Endpoint computing devices are evolving rapidly, providing greater flexibility for workers and allowing them to be productive wherever they are, whenever they want. No longer shackled to their desks, laptops, smartphones and the latest tablet computers are now the devices of choice and are increasingly used for a mix of work and leisure activities. Organisations have little choice but to allow their network users to work with whatever device they favour, many of which are personally owned and therefore not under the direct control of organisations.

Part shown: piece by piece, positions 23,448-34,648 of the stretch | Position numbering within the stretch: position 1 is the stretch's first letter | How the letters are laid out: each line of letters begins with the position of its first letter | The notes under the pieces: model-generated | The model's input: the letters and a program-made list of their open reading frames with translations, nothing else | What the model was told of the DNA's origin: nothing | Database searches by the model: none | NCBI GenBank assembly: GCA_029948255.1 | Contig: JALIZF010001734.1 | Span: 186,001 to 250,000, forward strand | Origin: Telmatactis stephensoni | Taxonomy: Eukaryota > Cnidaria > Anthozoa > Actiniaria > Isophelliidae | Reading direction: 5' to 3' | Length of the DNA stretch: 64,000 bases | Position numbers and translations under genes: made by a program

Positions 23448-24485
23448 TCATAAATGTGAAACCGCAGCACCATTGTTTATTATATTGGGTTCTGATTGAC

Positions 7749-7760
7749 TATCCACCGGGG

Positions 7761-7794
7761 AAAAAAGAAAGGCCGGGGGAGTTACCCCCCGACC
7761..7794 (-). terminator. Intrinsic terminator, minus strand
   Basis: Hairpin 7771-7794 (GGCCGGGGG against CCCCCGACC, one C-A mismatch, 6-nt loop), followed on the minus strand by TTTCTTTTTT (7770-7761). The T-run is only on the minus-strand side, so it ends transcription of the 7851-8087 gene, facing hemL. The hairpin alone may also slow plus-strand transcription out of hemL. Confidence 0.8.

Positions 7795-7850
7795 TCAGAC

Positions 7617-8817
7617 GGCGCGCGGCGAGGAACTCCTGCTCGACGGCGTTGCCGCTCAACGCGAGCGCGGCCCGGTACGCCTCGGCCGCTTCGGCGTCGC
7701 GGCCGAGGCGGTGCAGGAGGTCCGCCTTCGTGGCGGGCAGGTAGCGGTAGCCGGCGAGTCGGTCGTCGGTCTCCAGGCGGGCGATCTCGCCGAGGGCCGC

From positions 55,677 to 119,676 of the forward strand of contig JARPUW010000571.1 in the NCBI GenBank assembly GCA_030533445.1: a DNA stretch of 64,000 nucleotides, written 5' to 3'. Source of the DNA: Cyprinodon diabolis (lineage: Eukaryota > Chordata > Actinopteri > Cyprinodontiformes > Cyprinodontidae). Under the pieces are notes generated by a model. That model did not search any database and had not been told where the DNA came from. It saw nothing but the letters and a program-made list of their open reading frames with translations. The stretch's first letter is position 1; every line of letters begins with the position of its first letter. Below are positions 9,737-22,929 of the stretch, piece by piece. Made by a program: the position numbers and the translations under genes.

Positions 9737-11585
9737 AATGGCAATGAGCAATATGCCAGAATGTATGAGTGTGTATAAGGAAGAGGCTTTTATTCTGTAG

However, security threats are also evolving rapidly and are becoming more insidious every day, leaving organisations scrambling to keep up. Traditional defences have had their day. Almost every organisation has deployed some form of anti-malware technology in an attempt to protect their endpoint devices, the data that they contain and the individuals that use them from compromise. However, many such controls rely on signatures to counteract known threats, which provide no defence against complex, often targeted, threats that use malware variants to defeat those signature controls. As well as this, the signature files cause the software installed on endpoints to expand rapidly in size, causing software bloat that dramatically impacts performance, leading to user frustration and lost productivity.